The focus of this dispute is on the EEZ. In this zone, the coastal state has sovereign rights regarding the natural resources and activities related to their exploration and exploitation. Moreover, it has jurisdiction with regard to the establishment and use of artificial islands, installations and structures; marine scientific research; and the protection and preservation of the marine environment. Other states using a country's EEZ must give "due regard" to these rights and jurisdiction; however , this term is not defined and is thus open to interpretation.

Similarly the coastal state must give "due regard" to the rights of user states, including "freedom of navigation", but, again, "due regard" is not defined. China claims sovereignty over all features in the South China Sea, including likely legal islands which would be entitled to an EEZ and continental shelf.

The primary US concern is Chinese restrictions on intelligence, surveillance and reconnaissance (ISR) activities in China's EEZ.

Their dispute is whether or not the US ISR activities pay due regard to China's rights.

For others, the concern is access to resources they claim. China has tried to limit other countries' resource-related activities in waters it claims. It should not do so because the waters are disputed and it should not undertake resource-related activities there for the same reason. But other countries should also not be undertaking such activities in disputed waters.

It is also not the case that an impending Permanent Court of Arbitration decision will help settle the disputes and bring stability and security to the South China Sea.

If the decision is in favour of China, that is, that at least some of the features specified by the Philippines as rocks are considered legal islands entitled to 200-nautical-mile EEZs and a continental shelf, then the Philippines and other claimants to the features and maritime zones in the area will have to negotiate with China over sovereignty and maritime boundaries.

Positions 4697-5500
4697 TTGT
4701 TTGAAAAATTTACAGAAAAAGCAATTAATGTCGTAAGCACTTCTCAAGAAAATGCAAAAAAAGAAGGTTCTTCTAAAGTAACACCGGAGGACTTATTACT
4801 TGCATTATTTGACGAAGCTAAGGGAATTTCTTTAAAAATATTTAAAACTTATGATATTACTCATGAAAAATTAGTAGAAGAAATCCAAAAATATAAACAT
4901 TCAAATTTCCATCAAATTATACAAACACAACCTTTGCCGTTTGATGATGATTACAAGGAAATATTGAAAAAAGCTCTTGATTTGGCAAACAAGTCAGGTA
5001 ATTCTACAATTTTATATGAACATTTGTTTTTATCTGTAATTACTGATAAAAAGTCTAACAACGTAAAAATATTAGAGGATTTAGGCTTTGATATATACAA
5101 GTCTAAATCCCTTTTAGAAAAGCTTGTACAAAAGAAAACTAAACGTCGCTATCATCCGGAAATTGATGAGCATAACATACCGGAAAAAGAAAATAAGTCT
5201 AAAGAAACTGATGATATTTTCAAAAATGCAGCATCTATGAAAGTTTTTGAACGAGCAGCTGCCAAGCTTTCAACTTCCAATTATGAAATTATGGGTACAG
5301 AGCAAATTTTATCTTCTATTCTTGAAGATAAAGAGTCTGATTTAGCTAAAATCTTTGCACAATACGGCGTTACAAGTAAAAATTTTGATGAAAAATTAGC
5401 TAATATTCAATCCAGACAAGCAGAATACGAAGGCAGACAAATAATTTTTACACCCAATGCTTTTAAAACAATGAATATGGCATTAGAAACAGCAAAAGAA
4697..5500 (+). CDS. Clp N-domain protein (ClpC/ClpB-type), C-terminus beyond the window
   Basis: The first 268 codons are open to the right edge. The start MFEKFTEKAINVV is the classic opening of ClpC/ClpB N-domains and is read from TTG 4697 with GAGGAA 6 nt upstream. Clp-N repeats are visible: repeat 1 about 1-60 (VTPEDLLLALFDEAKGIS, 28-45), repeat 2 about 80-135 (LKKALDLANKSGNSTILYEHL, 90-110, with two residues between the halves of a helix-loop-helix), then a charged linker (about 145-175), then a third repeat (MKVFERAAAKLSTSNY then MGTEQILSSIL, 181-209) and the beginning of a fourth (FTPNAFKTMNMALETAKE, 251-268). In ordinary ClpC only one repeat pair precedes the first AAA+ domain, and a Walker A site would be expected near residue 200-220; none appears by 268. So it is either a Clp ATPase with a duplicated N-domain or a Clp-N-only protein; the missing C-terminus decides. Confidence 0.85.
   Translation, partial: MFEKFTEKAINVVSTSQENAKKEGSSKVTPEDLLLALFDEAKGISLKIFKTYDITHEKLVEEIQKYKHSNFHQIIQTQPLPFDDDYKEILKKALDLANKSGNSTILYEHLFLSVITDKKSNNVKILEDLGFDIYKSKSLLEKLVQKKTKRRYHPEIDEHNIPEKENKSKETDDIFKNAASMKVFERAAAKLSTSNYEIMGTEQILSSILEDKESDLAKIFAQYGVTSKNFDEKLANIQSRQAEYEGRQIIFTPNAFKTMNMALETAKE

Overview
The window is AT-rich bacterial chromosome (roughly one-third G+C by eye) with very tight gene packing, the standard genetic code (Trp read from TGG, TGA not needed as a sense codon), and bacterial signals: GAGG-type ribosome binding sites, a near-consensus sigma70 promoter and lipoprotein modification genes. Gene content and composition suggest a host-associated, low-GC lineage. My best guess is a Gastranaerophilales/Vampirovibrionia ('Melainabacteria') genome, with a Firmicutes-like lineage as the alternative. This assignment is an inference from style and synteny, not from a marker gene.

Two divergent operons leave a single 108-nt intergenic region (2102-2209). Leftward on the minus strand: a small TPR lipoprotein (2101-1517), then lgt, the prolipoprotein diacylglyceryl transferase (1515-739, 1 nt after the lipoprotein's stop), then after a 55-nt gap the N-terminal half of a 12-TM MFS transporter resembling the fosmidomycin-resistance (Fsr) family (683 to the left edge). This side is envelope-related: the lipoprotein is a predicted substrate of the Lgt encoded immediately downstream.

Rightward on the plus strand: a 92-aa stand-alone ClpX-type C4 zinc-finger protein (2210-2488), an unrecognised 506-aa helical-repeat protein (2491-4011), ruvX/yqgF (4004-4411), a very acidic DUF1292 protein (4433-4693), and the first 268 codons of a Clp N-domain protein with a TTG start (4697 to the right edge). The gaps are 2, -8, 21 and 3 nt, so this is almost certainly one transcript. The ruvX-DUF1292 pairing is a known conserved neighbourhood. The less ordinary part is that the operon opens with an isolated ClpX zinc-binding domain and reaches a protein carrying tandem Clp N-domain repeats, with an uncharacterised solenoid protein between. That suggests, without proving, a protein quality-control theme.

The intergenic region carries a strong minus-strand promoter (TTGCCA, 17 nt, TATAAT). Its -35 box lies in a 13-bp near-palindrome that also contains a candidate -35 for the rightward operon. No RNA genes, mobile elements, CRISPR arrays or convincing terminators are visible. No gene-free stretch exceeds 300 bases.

But if, as many expect, the decision is in favour of the Philippines, that is, that none of the features specified in its complaints are legal islands and that China's nine-dash line claim is illegitimate, that will not be the end of the dispute. China's claim to sovereignty over all other features - including some likely legal islands - will still exist. That means that negotiations between China and other claimants on sovereignty and maritime boundaries will still be necessary.

Moreover, if the court rules against China's position, it is likely to ignore the decision. As hyped by other claimants and the US, it may indeed proceed to "militarise" the features and expand military patrols. Then legal and political uncertainty would dominate the South China Sea and violent incidents would be likely to proliferate. China would also probably increase economic and political pressure on the Philippines and any other claimant that joins it in supporting the verdict.

The South China Sea issues would then surely become a major irritant in US-China relations, thwarting cooperation on other more important matters. The region would be tense and riven for some time to come.

  • The writer is Adjunct Senior Scholar at the National Institute for South China Sea Studies, Haikou, China.

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A version of this article appeared in the print edition of The Straits Times on February 04, 2016, with the headline Just who is militarising the South China Sea?. Subscribe